Discovery Landing Waved Off

After nearly two weeks orbiting the Earth, astronauts aboard space shuttle Discovery were told to hold off one more day before re-entering Earth's atmosphere as bad weather in Florida forced NASA to delay Monday's scheduled landing.

The astronauts had powered up their spacecraft and were awaiting word from Mission Control to fire their braking rockets and head for home at the expected time of 4:47 a.m. when controllers announced early Monday that low clouds over Cape Canaveral would postpone the landing.

"We've been working this pretty hard as I'm sure you can imagine from our silence down here," Mission Control radioed Discovery commander Eileen Collins. "We just can't get comfortable with the stability of the situation for this particular opportunity, so we are going to officially wave you off for 24 hours."

When cloud cover still threatened after the second of two landing opportunities, NASA officials rescheduled the landing for Tuesday. For the next attempt, they will consider alternate landing sites at Edwards Air Force Base in California and at the White Sands Missile Range in New Mexico, in addition to Florida's Kennedy Space Center.

"There's no agony," NASA Administrator Michael Griffin said from the landing strip.

Griffin said that on Tuesday, "We're going to land one way or another, one place or another, and all we're talking about is where."

Weather delays of space shuttle landings are fairly routine, CBS News Correspondent Lee Cowan reports. But because the Discovery mission is under a public microscope, even such a standard procedure is getting extra attention.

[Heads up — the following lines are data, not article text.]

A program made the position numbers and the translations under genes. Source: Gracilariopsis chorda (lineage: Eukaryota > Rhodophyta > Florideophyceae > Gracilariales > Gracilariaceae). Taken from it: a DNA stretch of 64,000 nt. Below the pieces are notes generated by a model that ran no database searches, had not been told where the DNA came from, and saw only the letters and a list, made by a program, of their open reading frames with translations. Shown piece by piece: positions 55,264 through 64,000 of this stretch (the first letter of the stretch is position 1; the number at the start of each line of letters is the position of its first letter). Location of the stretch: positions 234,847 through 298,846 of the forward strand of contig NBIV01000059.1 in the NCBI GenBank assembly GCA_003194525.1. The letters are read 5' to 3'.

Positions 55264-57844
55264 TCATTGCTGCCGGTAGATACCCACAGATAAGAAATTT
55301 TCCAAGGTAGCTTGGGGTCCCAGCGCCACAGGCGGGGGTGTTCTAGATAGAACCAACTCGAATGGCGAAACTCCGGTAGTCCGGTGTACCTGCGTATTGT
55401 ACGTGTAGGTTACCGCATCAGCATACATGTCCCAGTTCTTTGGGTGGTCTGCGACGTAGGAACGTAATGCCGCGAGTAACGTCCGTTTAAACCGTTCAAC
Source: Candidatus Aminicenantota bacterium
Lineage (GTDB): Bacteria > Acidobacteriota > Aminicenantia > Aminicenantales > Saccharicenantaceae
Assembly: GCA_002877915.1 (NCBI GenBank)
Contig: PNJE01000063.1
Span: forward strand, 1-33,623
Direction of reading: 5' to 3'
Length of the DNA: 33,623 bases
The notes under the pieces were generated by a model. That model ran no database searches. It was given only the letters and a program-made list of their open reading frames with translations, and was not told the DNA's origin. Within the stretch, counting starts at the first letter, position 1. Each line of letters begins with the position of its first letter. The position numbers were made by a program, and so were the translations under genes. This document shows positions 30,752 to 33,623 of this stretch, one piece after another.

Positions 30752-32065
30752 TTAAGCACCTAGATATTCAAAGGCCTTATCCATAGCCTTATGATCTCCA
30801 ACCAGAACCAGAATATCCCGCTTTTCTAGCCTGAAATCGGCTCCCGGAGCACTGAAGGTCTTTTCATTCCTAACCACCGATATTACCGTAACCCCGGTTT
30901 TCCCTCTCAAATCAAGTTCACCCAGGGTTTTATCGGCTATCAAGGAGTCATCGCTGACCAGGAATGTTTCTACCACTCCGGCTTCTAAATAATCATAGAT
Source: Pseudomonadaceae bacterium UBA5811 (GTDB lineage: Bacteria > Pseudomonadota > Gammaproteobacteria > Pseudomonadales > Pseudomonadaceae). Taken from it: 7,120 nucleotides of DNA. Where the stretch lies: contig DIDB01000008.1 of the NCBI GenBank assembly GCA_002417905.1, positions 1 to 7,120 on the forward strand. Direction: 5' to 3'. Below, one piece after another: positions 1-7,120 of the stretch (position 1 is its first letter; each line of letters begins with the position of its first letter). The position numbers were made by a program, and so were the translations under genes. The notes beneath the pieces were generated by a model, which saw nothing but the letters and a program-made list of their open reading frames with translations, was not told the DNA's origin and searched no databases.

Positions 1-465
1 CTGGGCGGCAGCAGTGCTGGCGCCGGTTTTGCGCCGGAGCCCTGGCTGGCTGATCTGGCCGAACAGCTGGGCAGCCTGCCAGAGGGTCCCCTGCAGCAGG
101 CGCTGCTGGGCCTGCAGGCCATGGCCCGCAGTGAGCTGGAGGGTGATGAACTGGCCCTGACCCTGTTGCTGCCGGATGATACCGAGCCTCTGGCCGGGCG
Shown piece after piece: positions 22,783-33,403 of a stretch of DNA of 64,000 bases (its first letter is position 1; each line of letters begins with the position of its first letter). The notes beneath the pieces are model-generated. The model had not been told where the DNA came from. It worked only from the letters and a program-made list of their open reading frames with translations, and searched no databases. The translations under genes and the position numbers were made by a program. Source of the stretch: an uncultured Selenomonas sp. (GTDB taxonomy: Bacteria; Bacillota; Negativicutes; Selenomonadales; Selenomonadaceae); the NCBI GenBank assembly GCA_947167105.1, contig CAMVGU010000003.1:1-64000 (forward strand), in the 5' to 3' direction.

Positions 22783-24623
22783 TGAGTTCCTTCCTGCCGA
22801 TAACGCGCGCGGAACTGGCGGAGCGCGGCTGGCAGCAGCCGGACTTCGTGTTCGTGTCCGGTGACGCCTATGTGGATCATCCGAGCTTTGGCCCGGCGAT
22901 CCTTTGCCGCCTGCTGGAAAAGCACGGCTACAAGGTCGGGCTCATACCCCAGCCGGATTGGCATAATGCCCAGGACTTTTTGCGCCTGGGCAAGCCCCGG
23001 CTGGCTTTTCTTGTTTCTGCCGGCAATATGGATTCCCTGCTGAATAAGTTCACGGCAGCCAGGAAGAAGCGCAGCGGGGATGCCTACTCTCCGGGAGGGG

"There's a lot of things to think about," said Flight Director LeRoy Cain, who was also director for Columbia's fatal flight on Feb. 1, 2003. "There's a lot of things to worry about, and that's what I get paid to do is to worry - and I do it a lot."

There are four possible landing slots Tuesday: two in Florida at the Kennedy Space Center, and two in California at Edwards Air Force Base. The next chance to land is 5:07 a.m.

Early Show co-anchor René Syler asked former astronaut Kathryn Thornton to describe what the crew might have felt upon being told by Mission Command to stay in space at least another 24 hours.

"You know, there's no bad day in space, but I think they were probably disappointed," Thornton said. "They've already had one extension on this mission. They were suited up, strapped in and ready to come home and see their families. I would think it would be a bit of a disappointment."

Before the weather deteriorated, Discovery had been set to land at Florida's Kennedy Space Center before dawn. Its return to Earth would have concluded the first shuttle flight since Columbia disintegrated while re-entering the Earth's atmosphere 2 1/2 years ago.

Observed astronaut John Herrington, who was at the runway waiting: "It's better to be on the safe side."

And from day one, NASA played it safe with Discovery, Cowan reports. The shuttle's first launch attempt was scrubbed, and it did not take off until a week and a half later.

And playing it safe was a logical choice Monday morning, CBS News Space Consultant Bill Harwood told Syler.

"The weather was very dynamic this morning … hard to predict," Harwood said, explaining that a test vehicle flying above Florida became disoriented due to the cloud cover.

The order to delay landing came from chief astronaut Kent Rominger, who was flying the shuttle training aircraft through the cloudy sky over Kennedy.